Why is it acceptable that air pollution kills thousands each year in the UK?

Nelson's Column during the Great Smog of 1952 ...

Nelson’s Column during the Great Smog of 1952 Original description: Nelson’s Column in December. Foggy Day in December 1952. (Photo credit: Wikipedia)

In December 1952, a combination of cold weather, high atmospheric pressure and windless conditions collected airborne pollutants to form a thick layer of smog over London.  Over the four days that the smog lasted, thousands died prematurely and tens of thousands were hospitalised for respiratory illness.  Action was needed and in 1956, the Clean Air Act was passed, the first comprehensive attempt to control smoke emissions from homes and industry in the UK.

Fast forward 60 years, and where are we?  Well, thousands die prematurely and tens of thousands are hospitalised each year as a result of air pollution in London.  Don’t be mistaken, the Clean Air Act has been a success – the big killer in the Great Smog of 1952 was sulphur dioxide from the burning of coal and this is no longer a significant problem in the UK.  The pollutants of concern now are nitrogen dioxide and particulate matter, mainly from vehicle engines.  Various epidemiological and toxicological studies into the health effects of traffic-related air pollution have identified a range of effects including cardiopulmonary conditions, increased risk of non-allergic respiratory symptoms and disease, myocardial infarction, changes in the regulation of the nervous system and inflammatory responses. Further studies have identified an increased risk of various cancers such as lung cancer with prolonged exposure, adverse effects during pregnancy and a decrease in male fertility.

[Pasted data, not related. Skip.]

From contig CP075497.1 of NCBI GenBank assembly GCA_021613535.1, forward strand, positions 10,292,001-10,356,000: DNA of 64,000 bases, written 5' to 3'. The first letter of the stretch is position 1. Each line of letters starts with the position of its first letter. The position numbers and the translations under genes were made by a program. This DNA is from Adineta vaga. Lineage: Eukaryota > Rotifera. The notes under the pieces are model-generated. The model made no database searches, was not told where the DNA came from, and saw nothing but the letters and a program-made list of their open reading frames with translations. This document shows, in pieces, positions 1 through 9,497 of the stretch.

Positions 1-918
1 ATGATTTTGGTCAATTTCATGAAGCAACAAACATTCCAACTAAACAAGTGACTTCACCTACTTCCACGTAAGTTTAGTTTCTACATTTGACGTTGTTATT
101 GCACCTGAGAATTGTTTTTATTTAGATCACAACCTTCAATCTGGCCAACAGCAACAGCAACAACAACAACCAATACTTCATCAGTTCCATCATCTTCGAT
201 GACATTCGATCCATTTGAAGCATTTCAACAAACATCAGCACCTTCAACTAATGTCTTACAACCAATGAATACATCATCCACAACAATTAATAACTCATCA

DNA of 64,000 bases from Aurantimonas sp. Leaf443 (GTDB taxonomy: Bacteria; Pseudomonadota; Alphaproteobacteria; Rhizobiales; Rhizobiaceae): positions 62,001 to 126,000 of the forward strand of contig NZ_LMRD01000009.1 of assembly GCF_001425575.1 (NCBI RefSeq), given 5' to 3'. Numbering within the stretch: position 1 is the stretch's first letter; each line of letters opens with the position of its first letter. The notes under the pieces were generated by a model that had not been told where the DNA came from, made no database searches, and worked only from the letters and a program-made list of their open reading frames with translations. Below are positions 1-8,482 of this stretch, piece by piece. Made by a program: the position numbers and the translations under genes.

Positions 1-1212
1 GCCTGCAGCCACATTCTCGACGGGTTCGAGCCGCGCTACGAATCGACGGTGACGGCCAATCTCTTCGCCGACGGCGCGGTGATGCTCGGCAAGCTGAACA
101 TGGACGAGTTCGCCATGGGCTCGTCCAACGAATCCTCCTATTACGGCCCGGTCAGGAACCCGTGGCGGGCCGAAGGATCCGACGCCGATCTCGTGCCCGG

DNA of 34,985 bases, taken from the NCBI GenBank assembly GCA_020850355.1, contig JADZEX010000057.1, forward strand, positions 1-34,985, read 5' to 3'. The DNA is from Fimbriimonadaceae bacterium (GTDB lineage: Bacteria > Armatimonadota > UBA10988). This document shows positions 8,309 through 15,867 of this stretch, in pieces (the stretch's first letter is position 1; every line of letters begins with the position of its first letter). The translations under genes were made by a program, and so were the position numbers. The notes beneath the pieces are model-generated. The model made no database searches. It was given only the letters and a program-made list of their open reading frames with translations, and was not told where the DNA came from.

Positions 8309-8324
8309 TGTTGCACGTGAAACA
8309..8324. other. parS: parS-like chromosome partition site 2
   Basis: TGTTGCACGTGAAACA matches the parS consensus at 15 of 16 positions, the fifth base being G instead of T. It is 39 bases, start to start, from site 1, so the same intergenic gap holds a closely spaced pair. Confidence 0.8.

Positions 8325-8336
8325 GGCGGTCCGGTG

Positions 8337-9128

There is legislation in place to manage these pollutants.  The EU has set air quality limit values (expressed as ‘objectives’ in UK law, interestingly).  These limit values are based on empirical data about the effect the pollutants have on health – some pollutants have standards expressed as annual average concentrations due to the chronic way in which they affect health and others have standards expressed as 24-hour, one-hour or 15-minute average concentrations due to the acute way in which they affect health. Some pollutants have standards expressed in terms of both long-term and short-term concentrations, as they have the potential to cause both chronic and acute health effects.

The UK Government passes the responsibility for meeting the air quality objectives to local authorities.  Under the Environment Act 1995, local authorities are required to review and assess air quality. Where objectives are not predicted to be met, local authorities must declare the area as an Air Quality Management Area. In addition, local authorities are required to produce an Air Quality Action Plan which includes measures to improve air quality within the Air Quality Management Area.  But that’s as far as it goes.